No central bank is perfect but for forecasting its key metric, the Bank of England is at the bottom of the pile.
The three-century-old institution has the worst track record for predicting inflation in its home economy, according to the latest Bloomberg ranking of Group of Seven central banks. The Bank of Canada has the best.
Unlike its major peers, the European Central Bank and the U.S. Federal Reserve, the BOE tends to undershoot on its consumer-price forecasts, although that seems to be changing. Its prediction for inflation two years ahead was lower than the eventual outcome in each of the eight years through 2013, with an average undershoot of 1.3 percentage points. Since then, it’s gone the other way, with an overshoot of about 1.1 percentage points.
Forecasting is a critical concern for central-bank credibility as it provides the basis for monetary-policy decisions that affect the companies and households of the real economy. At the BOE, Governor Mark Carney and his fellow policy makers have just raised their benchmark interest rate for the first time in more than a decade, citing the outlook for inflation.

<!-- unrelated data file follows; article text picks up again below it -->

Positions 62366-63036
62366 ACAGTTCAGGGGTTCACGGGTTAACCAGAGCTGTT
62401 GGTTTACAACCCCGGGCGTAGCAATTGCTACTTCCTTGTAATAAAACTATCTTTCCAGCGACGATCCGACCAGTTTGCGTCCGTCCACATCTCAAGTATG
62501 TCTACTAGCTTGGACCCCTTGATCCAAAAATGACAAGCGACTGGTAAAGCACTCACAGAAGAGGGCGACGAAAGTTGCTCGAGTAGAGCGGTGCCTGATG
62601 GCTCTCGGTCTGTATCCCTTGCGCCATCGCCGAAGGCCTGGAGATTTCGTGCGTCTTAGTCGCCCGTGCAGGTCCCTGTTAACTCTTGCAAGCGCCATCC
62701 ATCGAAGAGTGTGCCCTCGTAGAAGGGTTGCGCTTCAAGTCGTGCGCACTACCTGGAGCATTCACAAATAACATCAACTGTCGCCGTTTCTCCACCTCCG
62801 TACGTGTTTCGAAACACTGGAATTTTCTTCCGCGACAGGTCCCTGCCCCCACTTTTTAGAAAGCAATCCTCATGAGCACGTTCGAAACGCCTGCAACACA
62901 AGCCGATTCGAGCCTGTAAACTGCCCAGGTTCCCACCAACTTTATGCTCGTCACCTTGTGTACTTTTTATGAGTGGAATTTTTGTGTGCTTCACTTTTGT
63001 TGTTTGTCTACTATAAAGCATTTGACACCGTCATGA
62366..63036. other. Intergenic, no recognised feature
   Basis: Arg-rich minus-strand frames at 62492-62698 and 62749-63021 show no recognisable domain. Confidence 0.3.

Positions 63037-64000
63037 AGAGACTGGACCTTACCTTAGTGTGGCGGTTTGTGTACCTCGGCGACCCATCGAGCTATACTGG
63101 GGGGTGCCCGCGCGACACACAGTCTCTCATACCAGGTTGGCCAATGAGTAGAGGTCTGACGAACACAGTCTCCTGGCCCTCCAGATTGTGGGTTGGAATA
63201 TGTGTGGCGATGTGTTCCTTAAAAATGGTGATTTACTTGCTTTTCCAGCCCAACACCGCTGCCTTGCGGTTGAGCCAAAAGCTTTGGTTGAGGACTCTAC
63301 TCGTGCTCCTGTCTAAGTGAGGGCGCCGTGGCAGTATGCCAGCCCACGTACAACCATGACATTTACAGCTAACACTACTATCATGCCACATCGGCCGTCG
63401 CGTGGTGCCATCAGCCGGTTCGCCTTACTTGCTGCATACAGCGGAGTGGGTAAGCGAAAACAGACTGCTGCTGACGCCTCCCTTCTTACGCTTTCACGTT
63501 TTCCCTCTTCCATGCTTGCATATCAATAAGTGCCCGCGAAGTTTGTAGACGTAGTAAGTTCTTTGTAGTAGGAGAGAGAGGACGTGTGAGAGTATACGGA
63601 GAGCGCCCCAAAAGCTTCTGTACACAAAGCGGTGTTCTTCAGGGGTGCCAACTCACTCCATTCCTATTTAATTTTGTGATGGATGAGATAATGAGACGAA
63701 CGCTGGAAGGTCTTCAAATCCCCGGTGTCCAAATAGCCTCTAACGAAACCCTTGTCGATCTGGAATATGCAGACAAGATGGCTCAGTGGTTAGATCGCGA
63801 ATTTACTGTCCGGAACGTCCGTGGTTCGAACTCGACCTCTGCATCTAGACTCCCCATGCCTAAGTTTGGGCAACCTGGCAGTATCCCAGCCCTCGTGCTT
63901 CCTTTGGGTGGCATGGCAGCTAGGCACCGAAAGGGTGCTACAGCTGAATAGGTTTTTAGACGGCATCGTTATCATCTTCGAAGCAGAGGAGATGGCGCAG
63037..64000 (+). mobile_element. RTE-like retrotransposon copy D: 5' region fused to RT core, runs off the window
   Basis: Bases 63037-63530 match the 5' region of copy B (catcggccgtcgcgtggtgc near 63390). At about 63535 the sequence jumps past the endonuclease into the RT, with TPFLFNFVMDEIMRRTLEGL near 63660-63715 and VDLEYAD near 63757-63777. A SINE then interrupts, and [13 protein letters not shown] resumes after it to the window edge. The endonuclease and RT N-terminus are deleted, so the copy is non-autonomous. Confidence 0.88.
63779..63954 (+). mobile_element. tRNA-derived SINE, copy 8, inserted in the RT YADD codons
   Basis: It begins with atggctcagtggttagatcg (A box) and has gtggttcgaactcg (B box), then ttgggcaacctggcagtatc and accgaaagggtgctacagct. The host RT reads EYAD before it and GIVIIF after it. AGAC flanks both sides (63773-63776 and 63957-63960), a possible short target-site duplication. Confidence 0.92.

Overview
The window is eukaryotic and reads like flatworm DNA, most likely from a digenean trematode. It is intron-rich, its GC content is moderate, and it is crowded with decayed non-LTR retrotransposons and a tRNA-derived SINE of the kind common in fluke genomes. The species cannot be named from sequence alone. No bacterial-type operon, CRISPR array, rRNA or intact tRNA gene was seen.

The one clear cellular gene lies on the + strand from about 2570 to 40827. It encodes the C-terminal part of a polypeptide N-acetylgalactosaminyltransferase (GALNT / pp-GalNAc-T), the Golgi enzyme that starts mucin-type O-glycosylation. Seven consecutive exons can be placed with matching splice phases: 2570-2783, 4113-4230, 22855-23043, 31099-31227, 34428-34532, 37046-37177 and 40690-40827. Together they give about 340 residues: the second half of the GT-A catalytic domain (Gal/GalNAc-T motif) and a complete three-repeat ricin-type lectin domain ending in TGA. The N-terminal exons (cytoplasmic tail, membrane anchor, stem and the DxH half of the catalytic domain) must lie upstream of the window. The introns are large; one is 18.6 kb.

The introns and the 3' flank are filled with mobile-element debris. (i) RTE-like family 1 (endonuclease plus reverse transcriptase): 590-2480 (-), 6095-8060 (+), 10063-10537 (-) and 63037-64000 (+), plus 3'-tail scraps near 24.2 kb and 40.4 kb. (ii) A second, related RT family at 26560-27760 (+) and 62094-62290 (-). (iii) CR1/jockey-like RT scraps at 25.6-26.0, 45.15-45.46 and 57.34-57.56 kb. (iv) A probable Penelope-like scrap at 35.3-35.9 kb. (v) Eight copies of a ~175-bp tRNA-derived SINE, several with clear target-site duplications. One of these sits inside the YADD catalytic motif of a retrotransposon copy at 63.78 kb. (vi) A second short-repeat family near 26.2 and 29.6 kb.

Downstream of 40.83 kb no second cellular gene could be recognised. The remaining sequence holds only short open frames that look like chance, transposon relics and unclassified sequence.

Projections that don’t come to pass are one more stick to use to beat central banks and the unelected technocrats who run them. Monetary institutions have come under increased fire since the financial crisis for measures like quantitative easing and negative interest rates that some say have fueled inequality.
To compile its results, Bloomberg looked at inflation projections two years ahead and gross domestic product estimates one year ahead, and compared them with annual results from 2006-2016. The overall score reflects a Taylor Rule approach that gives equal weight to growth and inflation.
On the overall measure, the Fed ranked first, despite being too bullish on growth for 10 of 11 years of the study, while the Bank of Japan was last.
On estimates for economic growth alone, the BOE shot to the top of the rankings, even though it, too, has been consistently overly optimistic. That’s ironic, given that Carney has repeatedly been castigated by some British lawmakers and media for being too downbeat on the nation’s prospects before and after 2016’s vote to leave the European Union.
Andy Haldane, BOE Chief Economist, said in 2017 it was a “fair cop” that the bank — in common with almost all mainstream forecasters — expected a sharper slowdown than the U.K. has seen since the Brexit decision. He also said his profession has a lot of work to do if it is to recover from its failure to predict the global financial crisis and its aftermath.